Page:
Saturday, January 03, 2009

0 The Institutes: Responding to Complaints against Reformed Doctrines by French Romanists

One of the primary objections the Roman Church had to both Luther and Calvin was the charge of novelty - that the doctrines they promoted were of new construction, were uncertain or doubtful, and ran contrary to their conceptions of what was acceptable by custom and tradition. Calvin dispenses rather skillfully with these objections in sections 3 and 4 of the Prefatory Address to King Francis affixed to the Institutes.

Calvin writes,
Despite this, they do not cease to assail our doctrine and to reproach and defame it with names that render it hated or suspect. They call it "new" and "of recent birth." They reproach it as "doubtful and uncertain." They ask what miracles have confirmed it. They inquire whether it is right for it to prevail against the agreement of so many holy fathers and against most ancient custom. (p. 14-15, Institutes of the Christian Religion)
Interestingly, some of these objections were lobbed against the early church by the Jews... insistence on signs (1 Cor. 1:22, "For indeed Jews ask for signs...") and the insistence on continuity with their received traditions ("you have heard it said, but I say..." a la Matthew 5) is very similar.

Calvin makes quick work of the idea of novelty - noting that any fault of burial of the truth recovered in the Reformation is man's alone,
That it has lain long unknown and buried is the fault of man's impiety. Now when it is restored to us by God's goodness, its claim to antiquity ought to be admitted at least by right of recovery. (p. 15, Institutes of the Christian Religion)
The Reformation, in a sense, reminds one of Josiah's rediscovery of the Law; the truth lay idle through the fault of sinful man - was the 'true church' in fact reflected in those who rejected that Law and had adopted pagan custom? Certainly not - one need only read the accounts in the Kings and Chronicles to discover where truth lay.

Related to this was the Romanist demand for miracles - perhaps miracles associated with relics, that might show to them the validity they demanded. For them, the lack of miraculous signs was a reason to reject the simplicity of Reformed doctrine; for Calvin, their production of such signs in association with obviously false doctrine and practice was a sign of the origin of that doctrine and practice. He writes,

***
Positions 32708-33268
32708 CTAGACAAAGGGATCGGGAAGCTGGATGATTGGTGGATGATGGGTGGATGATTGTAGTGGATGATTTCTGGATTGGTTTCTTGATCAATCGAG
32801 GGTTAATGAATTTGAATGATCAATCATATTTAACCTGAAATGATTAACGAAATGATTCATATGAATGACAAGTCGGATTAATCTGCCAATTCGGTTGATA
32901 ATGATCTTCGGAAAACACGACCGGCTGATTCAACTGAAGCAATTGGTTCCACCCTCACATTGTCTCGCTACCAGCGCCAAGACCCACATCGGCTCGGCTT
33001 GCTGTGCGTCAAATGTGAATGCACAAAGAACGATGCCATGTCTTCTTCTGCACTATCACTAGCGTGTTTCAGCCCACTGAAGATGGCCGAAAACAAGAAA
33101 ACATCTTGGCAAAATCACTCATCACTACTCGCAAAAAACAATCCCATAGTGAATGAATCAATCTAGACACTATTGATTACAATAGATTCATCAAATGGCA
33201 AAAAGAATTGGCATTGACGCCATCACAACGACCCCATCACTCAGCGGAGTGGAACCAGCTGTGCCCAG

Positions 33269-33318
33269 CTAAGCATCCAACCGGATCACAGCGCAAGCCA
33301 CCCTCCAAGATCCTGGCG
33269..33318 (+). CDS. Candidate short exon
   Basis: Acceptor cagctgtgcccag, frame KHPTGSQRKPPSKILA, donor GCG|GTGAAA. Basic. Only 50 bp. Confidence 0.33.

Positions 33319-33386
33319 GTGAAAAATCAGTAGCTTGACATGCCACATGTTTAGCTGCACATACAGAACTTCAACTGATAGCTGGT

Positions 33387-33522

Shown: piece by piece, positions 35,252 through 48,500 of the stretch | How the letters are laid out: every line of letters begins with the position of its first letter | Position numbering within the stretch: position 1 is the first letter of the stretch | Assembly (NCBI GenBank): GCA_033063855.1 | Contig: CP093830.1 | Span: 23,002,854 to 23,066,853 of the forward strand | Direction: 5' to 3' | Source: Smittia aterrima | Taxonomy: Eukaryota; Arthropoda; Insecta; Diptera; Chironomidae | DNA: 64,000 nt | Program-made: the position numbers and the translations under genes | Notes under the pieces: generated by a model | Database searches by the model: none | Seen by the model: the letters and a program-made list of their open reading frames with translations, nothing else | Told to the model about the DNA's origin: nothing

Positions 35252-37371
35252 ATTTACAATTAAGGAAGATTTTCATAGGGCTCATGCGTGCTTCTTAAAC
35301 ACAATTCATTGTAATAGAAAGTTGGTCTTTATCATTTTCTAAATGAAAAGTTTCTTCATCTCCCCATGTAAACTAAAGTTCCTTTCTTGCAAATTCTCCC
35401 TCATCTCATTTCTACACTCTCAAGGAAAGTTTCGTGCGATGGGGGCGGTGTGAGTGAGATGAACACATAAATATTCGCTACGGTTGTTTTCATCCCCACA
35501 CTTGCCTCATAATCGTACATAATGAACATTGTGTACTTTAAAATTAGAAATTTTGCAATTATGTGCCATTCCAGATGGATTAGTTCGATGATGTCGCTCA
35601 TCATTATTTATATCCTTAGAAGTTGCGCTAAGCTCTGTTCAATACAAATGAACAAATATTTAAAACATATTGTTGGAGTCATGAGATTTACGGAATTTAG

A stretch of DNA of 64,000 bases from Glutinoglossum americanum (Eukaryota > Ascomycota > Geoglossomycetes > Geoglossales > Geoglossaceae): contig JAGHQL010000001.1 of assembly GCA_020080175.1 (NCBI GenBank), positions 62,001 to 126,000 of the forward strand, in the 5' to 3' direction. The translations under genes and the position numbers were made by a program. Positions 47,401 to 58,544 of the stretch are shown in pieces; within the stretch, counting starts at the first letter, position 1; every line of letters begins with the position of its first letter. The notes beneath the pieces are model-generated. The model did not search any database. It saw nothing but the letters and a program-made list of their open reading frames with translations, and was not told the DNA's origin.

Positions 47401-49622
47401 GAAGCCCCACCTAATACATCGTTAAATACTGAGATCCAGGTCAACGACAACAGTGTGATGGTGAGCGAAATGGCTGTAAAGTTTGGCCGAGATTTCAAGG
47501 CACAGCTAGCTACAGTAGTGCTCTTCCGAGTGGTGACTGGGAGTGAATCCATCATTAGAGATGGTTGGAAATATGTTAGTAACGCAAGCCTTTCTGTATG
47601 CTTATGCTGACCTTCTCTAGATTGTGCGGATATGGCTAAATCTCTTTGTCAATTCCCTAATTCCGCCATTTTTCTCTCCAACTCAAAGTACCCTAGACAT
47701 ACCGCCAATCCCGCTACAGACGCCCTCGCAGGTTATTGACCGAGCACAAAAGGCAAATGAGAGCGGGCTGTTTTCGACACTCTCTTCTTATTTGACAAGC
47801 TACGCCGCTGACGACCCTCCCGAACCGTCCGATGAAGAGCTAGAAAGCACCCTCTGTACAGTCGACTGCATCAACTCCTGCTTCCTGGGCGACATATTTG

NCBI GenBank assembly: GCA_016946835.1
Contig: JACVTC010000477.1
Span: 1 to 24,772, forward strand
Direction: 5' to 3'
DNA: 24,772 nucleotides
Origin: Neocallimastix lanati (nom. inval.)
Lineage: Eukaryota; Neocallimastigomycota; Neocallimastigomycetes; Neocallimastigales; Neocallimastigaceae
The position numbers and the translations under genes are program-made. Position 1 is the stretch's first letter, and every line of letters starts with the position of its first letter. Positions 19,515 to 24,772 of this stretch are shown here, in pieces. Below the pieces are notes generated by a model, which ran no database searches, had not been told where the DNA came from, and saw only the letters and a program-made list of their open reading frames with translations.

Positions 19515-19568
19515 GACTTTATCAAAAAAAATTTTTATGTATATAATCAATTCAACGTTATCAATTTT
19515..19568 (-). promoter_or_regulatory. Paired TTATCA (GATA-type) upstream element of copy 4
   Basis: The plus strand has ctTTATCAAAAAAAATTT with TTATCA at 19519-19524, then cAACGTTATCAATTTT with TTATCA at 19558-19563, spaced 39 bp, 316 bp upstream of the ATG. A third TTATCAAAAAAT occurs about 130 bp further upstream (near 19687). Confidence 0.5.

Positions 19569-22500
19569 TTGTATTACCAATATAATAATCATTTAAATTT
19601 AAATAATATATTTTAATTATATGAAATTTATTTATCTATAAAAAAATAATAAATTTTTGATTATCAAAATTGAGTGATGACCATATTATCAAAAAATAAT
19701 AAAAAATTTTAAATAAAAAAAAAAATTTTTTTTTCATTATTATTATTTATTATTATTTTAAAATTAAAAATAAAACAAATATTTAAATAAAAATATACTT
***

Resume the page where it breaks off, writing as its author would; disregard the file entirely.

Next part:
In the first place, it is right to investigate and examine that doctrine which, as the Evangelist says, is superior to miracles. Then, if it is approved, it may rightly be confirmed from miracles. Yet, if one does not tend to seek men's glory but God's [John 7:18; 8:50], this is a mark of true doctrine, as Christ says. Since Christ affirms this test of doctrine, miracles are wrongly valued that are applied to any other purpose than to glorify the name of the one God [Deut. 13:2 ff.]. And we may also fitly remember that Satan has his miracles, which, though they are deceitful tricks rather than true powers, are of such sort as to mislead the simple-minded and untutored [cf. II Thess. 2:9-10]. Magicians and enchanters have always been noted for miracles. Idolatry has been nourished by wonderful miracles, yet these are not sufficient to sanction for us the superstition either of magicians or of idolaters.

The Donatists of old overwhelmed the simplicity of the multitude with this battering-ram: that they were mighty in miracles. We, therefore, now answer our adversaries as Augustine then answered the Donatists: the Lord made us wary of these miracle workers when he predicted that false prophets with lying signs and prodigies would come to draw even the elect (if possible) into error [Matt. 24:24].'° And Paul warned that the reign of Antichrist would be "with all power, and signs and lying wonders" [II Thess. 2:9].
(p. 16-17, Institutes of the Christian Religion)